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Materials

Squid Proteins Conduct Protons

Reflectin proteins transport protons as well as state-of-the-art artificial proton conductors

by Bethany Halford
June 2, 2014 | APPEARED IN VOLUME 92, ISSUE 22

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Credit: NOAA
Doryteuthis pealeii, known commonly as the longfin inshore squid, produces proton-conducting camouflage proteins.
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Credit: NOAA
Doryteuthis pealeii, known commonly as the longfin inshore squid, produces proton-conducting camouflage proteins.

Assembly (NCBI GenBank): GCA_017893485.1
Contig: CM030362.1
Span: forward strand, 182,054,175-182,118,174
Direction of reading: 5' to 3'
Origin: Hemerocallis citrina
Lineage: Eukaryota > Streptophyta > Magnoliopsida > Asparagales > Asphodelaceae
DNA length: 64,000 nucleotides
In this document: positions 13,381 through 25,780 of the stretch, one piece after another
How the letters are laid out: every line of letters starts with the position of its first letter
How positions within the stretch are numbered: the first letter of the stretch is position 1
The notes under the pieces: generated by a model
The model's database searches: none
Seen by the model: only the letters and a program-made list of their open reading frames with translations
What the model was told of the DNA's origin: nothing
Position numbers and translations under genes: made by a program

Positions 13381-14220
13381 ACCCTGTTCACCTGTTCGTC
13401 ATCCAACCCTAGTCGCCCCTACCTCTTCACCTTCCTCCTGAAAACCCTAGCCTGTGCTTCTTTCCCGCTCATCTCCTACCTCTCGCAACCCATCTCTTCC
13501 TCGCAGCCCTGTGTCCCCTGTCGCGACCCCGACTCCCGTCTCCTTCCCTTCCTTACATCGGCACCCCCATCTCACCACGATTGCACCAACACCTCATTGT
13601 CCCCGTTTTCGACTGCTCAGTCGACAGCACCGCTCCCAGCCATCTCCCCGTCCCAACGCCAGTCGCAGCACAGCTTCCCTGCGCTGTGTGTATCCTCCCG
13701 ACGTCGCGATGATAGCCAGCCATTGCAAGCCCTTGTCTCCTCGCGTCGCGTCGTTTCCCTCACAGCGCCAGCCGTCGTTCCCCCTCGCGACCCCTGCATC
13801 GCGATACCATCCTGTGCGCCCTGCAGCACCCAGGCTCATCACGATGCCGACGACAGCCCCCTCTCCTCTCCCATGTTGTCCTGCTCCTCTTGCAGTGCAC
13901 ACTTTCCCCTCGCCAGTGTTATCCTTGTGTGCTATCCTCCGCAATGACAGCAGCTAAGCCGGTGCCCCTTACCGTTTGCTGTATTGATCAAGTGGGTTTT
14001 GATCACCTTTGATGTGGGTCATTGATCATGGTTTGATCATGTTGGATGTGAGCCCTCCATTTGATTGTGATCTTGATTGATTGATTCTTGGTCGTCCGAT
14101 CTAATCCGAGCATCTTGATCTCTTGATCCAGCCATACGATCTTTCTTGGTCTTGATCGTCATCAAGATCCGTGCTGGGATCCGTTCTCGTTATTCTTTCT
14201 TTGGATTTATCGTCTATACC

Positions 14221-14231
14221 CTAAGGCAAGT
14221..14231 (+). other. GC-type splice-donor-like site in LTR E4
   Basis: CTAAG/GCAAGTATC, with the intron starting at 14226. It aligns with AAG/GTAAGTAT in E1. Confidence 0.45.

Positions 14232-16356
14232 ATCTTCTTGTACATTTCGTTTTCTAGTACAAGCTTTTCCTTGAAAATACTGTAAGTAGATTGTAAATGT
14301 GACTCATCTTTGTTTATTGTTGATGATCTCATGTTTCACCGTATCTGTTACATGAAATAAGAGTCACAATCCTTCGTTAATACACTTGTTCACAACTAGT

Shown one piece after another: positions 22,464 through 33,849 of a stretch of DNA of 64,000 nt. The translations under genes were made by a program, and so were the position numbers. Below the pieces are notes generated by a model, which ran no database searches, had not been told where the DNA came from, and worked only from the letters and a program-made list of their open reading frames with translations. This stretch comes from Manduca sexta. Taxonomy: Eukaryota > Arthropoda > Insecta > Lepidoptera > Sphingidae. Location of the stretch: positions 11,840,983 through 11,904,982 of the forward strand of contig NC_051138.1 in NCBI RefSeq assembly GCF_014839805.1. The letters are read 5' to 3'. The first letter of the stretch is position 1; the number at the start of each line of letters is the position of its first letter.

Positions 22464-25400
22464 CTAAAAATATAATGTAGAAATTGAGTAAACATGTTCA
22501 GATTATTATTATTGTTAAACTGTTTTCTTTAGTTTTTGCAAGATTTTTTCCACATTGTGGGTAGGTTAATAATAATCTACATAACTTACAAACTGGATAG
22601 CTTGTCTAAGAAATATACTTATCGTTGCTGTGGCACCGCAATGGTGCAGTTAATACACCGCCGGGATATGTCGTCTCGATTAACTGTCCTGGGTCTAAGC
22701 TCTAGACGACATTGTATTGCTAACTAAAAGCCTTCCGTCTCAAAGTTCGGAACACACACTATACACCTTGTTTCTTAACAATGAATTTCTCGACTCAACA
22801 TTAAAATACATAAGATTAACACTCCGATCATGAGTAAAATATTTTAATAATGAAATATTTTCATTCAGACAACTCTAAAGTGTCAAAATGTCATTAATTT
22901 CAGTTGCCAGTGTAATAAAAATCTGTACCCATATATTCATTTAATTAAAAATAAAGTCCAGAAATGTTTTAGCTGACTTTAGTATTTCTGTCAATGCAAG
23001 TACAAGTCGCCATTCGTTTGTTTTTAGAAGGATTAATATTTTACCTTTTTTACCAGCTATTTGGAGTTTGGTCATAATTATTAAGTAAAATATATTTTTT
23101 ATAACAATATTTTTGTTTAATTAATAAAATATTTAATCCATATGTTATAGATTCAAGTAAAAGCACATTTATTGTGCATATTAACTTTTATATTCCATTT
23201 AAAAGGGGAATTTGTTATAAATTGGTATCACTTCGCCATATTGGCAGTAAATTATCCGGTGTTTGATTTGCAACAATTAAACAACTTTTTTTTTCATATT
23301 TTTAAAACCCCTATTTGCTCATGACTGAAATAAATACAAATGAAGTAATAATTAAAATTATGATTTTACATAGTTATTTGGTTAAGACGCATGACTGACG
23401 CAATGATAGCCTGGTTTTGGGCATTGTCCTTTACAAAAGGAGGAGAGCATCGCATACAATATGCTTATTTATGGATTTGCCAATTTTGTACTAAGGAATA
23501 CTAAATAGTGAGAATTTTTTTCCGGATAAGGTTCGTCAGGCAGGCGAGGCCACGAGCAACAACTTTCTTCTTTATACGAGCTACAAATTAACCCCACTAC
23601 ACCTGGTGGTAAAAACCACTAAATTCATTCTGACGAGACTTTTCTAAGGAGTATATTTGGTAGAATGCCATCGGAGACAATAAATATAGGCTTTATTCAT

Proteins found in the skin of cephalopods may be promising materials for next-generation bioelectronics. Squid, cuttlefish, and their cephalopod kin use proteins known as reflectins to alter their appearance for camouflage. Researchers now report that thin films made of reflectin from the longfin inshore squid, Doryteuthis pealeii, possess proton-conducting properties on par with state-of-the-art artificial proton conductors and could therefore make it possible to use them in protonic transistors (Nat. Chem. 2014, DOI: 10.1038/nchem.1960). “Given the importance of protons for electrical signaling in biology, protonic transistors represent a natural choice for interfacing rugged traditional electronics and biological systems that are decidedly more fragile,” notes the research team, led by Alon A. Gorodetsky of the University of California, Irvine. Gorodetsky and coworkers point out that reflectin has a unique amino acid sequence, which contains a significant number of hydrophilic charged residues as well as a large number of hydrophobic aromatic residues. This sequence, they say, makes reflectin amphiphilic, causing it to aggregate into nanoparticles both in solution and in thin films. The researchers speculate that the films are segregated into distinct hydrophobic regions and proton-conducting hydrophilic water channels—a structure that’s analogous to that of DuPont’s proton-conducting sulfonated fluoropolymer Nafion.

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